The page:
Manila hostage crisis: Understanding depression

By Caroline J. Howard, ABS-CBN News Channel

Posted at Aug 28 2010 10:54 PM | Updated as of Sep 01 2010 01:31 AM

MANILA, Philippines - There are many questions on what could've driven Senior Inspector Rolando Mendoza to the edge, and sent him spiralling into a deadly shooting rampage in Manila last Monday that claimed the lives of eight Hong Kong tourists as well as his own.

"I think this person was already in a crisis to start with," said Dr. Eleanor Lacuna-Ronquillo, a psychiatrist at the Medical City, in an interview with ANC's "Dateline Philippines" on Saturday.

Dismissed from service last year over allegations he and 4 other policemen were involved in extorting money from a chef, Mendoza, armed with an automatic rifle, commandeered a bus in Manila on August 23, 2010 and engaged authorities in a 12-hour stake out at the Quirino Grandstand that came to a bloody end.

He had called for a review of his case. And yet, despite a letter from the Office of the Ombudsman offering to review his extortion case within 10 days from the hostage-taking, Mendoza had called the letter "garbage" and demanded his immediate reinstatement.

Crisis and desperation

"If the person is very emotional, we advise them not to make any drastic major decision. In his case, out of desperation, and not knowing what to do, he was very emotional. That was just what he thought was the next best thing. During the time he did that, he was very confused, very anxious, agitated, angry. And at that kind of emotional level, small things would make you lose your impulse control," Dr. Ronquillo said.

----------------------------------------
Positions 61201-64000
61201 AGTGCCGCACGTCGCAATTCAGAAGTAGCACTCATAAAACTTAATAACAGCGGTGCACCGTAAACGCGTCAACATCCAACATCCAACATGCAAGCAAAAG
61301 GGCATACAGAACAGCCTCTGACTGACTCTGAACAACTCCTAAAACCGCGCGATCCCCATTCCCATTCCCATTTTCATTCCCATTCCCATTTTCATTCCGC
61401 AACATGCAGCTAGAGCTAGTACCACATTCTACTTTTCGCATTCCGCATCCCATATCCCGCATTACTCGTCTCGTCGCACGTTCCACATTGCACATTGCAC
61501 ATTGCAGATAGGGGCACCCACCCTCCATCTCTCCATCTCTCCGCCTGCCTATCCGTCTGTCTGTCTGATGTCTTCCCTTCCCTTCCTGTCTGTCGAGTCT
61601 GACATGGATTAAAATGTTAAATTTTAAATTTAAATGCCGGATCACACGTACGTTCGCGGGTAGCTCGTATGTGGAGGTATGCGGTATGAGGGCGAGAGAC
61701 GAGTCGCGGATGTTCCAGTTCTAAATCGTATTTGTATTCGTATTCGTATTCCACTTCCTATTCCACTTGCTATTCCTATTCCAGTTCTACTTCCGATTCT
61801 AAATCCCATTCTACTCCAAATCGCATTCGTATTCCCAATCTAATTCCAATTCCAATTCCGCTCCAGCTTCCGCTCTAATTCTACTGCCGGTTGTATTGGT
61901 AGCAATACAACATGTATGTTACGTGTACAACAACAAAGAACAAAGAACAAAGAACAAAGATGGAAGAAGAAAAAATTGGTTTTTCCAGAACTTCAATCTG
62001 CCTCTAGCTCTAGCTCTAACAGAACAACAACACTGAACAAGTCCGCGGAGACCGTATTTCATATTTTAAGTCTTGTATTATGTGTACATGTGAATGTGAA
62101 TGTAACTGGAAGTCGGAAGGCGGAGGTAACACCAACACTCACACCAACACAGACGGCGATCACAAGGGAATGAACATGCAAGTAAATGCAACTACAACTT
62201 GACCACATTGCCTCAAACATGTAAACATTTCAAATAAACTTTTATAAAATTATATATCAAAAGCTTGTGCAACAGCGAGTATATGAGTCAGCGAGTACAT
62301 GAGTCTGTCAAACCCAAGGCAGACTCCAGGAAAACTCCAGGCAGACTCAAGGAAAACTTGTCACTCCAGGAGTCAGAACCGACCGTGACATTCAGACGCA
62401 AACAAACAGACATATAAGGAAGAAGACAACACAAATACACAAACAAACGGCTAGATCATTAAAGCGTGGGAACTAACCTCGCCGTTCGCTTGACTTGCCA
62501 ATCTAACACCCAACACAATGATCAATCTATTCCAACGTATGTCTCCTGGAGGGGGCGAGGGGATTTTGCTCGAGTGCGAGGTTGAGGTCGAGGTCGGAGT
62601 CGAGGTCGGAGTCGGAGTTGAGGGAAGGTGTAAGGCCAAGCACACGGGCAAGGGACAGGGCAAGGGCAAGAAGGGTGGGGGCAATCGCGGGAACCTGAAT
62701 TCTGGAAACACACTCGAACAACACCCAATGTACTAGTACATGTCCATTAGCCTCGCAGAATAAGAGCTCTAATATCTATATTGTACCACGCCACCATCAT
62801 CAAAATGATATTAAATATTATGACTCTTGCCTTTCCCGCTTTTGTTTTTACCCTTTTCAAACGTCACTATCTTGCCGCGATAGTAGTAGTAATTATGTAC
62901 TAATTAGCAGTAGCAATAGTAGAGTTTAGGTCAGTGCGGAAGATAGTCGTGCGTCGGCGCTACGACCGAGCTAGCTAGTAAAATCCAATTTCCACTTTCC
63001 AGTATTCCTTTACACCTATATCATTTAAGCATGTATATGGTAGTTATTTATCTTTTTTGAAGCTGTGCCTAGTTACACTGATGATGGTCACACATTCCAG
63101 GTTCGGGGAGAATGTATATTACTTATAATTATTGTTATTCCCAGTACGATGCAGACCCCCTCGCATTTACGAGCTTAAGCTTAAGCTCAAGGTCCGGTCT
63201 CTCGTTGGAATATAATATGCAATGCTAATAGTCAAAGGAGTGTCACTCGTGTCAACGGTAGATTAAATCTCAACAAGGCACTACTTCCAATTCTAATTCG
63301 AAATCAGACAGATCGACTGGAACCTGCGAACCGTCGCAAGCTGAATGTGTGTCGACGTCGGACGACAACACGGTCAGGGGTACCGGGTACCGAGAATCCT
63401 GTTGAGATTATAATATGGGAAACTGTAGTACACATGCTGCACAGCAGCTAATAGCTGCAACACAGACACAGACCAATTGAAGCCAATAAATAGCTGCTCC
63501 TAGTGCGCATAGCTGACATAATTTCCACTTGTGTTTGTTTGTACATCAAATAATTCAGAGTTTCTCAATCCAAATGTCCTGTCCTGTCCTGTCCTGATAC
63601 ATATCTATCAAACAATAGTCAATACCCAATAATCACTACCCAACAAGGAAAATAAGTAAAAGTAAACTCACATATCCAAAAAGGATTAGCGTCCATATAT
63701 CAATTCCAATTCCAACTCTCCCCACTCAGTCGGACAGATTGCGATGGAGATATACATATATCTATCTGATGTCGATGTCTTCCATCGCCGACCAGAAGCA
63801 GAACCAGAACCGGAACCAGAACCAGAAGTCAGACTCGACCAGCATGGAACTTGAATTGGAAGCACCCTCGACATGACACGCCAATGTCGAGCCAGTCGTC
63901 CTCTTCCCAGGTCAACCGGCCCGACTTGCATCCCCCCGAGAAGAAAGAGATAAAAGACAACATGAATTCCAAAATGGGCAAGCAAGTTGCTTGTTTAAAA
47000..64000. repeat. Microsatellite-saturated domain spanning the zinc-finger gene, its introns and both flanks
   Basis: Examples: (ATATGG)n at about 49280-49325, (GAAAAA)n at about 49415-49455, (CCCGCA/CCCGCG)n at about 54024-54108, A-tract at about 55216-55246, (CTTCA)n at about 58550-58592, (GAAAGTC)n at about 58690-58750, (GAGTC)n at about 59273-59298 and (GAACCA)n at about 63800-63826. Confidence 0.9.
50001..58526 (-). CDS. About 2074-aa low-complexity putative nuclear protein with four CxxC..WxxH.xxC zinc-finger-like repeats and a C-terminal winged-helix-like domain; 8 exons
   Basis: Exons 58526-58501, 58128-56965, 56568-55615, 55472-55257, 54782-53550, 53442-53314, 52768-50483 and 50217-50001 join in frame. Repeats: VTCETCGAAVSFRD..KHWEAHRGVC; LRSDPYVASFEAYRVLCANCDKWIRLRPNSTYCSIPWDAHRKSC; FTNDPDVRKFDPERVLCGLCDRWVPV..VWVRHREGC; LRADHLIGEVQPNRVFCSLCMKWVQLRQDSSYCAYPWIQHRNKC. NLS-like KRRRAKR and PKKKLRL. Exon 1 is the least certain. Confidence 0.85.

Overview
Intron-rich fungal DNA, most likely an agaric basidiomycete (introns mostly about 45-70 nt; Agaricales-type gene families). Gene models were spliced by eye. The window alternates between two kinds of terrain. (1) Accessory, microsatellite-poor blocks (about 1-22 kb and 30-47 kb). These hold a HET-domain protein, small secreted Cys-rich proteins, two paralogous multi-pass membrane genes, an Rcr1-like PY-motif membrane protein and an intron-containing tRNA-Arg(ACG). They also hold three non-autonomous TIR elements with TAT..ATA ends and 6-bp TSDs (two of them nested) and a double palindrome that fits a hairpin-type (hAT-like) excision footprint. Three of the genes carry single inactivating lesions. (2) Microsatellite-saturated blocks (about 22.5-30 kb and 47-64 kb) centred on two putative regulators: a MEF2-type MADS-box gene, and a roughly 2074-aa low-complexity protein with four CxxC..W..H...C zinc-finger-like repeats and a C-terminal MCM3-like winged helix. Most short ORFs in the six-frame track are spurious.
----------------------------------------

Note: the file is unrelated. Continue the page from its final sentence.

She noted that Mendoza, who may already have been vulnerable from having an uncertain future after losing his job and facing a criminal case, may have become even more vulnerable upon seeing his brother being ganged-up on by police.

"If a person is in crisis, he is in the middle of it, he is very emotional. It would only take a very small thing to trigger the impulse. And he was fully armed, so when he saw a family member being restrained, nadagdagan yun," Ronquillo said.